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Ministry of Environment and Climate Change Strategy

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B.C. watershed and wetland initiatives

To help communities adapt to the effects of climate change and protect the environment, approximately 70 watershed and wetland initiatives are taking place throughout the province this year.

Some of the projects include:

Wetlands workforce

Wetlands have a tremendous amount of value in B.C., including water filtration, providing a habitat for a variety of species and buffering communities from extreme weather events through flood control. The BC Wildlife Federation’s Wetlands Workforce Project will employ more than 100 people to conserve and restore more than 70 wetlands by enhancing riparian areas, stabilizing shorelines through weed management, protecting trees and planting native species. The project will also support provincewide monitoring initiatives to improve wetland management. 

Restoration of Kwakiutl Cluxewe River and estuary

Located near Port McNeill on northern Vancouver Island, the Cluxewe River and estuary is home to several species of fish and hundreds of waterfowl, and was once considered a world-class fly-fishing river. It also has significant historical and cultural values for the Kwakiutl First Nation. The Cluxewe River will be the focus of channel restoration initiatives, especially in the lower river and estuary where active erosion has affected fish habitat. Instream work includes bank stabilization, riparian restoration and other potential methods to assist with stabilizing the channel to restore spawning and rearing areas.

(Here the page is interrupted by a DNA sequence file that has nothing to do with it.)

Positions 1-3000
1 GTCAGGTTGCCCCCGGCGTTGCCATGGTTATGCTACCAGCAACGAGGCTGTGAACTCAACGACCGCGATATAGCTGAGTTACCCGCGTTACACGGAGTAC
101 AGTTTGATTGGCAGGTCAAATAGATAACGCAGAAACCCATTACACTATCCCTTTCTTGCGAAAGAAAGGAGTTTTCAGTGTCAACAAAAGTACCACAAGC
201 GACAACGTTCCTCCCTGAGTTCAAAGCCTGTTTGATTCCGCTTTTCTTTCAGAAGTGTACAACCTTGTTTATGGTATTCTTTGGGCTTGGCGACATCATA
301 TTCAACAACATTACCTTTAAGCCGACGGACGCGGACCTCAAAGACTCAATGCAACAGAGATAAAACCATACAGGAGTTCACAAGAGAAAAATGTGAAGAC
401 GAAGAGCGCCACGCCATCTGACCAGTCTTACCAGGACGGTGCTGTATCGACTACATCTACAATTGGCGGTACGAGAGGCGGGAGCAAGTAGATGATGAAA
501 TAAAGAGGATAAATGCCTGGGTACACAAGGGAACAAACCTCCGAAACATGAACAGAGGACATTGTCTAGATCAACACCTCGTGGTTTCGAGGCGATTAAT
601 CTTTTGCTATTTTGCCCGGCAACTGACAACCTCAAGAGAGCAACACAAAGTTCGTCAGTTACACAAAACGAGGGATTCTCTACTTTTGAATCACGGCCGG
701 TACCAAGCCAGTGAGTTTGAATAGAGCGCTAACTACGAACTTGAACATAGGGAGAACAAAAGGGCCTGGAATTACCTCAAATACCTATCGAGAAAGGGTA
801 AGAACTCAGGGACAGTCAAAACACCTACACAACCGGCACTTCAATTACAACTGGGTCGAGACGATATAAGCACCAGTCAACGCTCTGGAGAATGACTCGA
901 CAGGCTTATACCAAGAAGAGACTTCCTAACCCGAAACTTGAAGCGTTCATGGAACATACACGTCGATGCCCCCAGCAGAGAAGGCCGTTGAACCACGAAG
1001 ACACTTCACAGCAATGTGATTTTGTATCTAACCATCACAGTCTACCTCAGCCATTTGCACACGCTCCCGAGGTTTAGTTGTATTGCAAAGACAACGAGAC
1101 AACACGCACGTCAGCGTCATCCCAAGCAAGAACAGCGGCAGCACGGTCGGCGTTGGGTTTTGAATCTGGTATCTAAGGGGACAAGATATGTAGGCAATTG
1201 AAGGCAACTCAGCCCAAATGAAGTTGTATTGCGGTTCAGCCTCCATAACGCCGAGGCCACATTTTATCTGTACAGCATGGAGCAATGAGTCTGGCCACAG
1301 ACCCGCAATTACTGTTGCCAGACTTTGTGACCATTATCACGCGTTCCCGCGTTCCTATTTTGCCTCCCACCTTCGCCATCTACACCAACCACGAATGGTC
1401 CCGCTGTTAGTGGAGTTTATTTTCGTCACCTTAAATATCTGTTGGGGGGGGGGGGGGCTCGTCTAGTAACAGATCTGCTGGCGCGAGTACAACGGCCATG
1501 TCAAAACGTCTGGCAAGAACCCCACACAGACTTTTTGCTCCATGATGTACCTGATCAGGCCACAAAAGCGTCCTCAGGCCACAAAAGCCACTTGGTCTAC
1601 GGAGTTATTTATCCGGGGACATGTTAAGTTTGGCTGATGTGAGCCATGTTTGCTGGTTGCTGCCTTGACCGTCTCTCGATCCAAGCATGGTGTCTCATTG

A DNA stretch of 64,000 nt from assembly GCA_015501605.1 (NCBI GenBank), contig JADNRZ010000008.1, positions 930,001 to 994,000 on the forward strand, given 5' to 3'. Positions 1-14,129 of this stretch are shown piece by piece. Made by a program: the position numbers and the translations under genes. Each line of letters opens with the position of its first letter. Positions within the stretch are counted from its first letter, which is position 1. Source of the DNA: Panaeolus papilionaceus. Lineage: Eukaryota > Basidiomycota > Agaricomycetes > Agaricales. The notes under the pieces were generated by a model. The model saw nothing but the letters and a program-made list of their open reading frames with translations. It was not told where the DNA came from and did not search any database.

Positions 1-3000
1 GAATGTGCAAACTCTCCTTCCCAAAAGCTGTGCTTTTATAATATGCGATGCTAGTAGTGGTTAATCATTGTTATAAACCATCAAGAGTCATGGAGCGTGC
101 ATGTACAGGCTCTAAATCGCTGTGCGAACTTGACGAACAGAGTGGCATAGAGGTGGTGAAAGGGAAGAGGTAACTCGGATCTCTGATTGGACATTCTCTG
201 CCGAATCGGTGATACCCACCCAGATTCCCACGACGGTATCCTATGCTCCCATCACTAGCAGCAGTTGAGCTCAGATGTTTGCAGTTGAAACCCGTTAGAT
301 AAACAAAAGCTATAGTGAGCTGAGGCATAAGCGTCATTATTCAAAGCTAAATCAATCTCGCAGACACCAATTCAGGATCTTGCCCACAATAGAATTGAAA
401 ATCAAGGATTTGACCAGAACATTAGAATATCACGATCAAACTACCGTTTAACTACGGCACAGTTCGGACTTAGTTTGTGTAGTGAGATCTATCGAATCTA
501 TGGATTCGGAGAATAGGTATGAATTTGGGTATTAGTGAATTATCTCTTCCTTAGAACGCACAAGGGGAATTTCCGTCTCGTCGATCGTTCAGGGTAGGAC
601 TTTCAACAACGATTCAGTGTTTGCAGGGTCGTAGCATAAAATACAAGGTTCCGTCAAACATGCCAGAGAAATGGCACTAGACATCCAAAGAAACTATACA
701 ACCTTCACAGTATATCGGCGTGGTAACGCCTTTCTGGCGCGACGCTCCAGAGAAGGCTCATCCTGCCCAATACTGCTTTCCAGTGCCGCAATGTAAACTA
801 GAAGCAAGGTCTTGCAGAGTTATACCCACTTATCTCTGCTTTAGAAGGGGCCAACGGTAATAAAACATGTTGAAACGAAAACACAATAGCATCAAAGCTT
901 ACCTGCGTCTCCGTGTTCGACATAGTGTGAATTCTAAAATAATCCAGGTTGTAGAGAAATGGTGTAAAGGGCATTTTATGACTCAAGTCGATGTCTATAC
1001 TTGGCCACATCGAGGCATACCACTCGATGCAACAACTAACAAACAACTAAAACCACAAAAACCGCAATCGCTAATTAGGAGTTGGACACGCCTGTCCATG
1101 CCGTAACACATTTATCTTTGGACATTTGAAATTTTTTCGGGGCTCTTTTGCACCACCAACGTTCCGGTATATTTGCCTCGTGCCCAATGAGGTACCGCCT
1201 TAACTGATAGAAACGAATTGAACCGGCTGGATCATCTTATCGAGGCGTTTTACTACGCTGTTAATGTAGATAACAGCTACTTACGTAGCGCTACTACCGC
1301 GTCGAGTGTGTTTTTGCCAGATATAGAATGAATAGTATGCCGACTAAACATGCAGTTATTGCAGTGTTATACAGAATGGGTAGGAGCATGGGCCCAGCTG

Community-based water monitoring and restoration in the Columbia Basin

The Columbia Basin is an essential part of life for people living in southeastern B.C., but a changing climate is having an impact on the region’s lakes, streams, rivers, wetlands, groundwater and glaciers. Living Lakes Canada will train 25 people to professionally monitor and collect data for water deficit areas of the Columbia Basin. The data will provide a better understanding of diminished water resources, droughts and flood events to help communities make decisions about water resources and adapt to the impacts of climate change.

Managing water levels on the Endako River

Every year in late summer, hundreds of chinook salmon and kokanee make their way to the Endako River in the northwest central interior of B.C. to spawn. Portions of the river, which flows into the Stellako River near Fraser Lake, have become increasingly low during the summer months, making it difficult for fish to access suitable spawning habitat. To increase water levels during low flows, the Upper Fraser Fisheries Conservation Alliance and Carrier Sekani First Nation will work with the Province, local governments and communities to build a weir on the Endako River’s outlet from Burns Lake.

Elk River Watershed community-based monitoring

The tributaries of the Elk River in southeastern B.C. provide important habitat for wildlife and fish, including the west slope cutthroat trout, which draws anglers to the region every year. The Elk River Alliance’s community-based watershed monitoring initiative focuses on volunteers collecting samples and data from key Elk River tributaries to identify trends in ecosystem health. Volunteers will also assist with community outreach to promote the importance of healthy watersheds.

To view more projects, visit: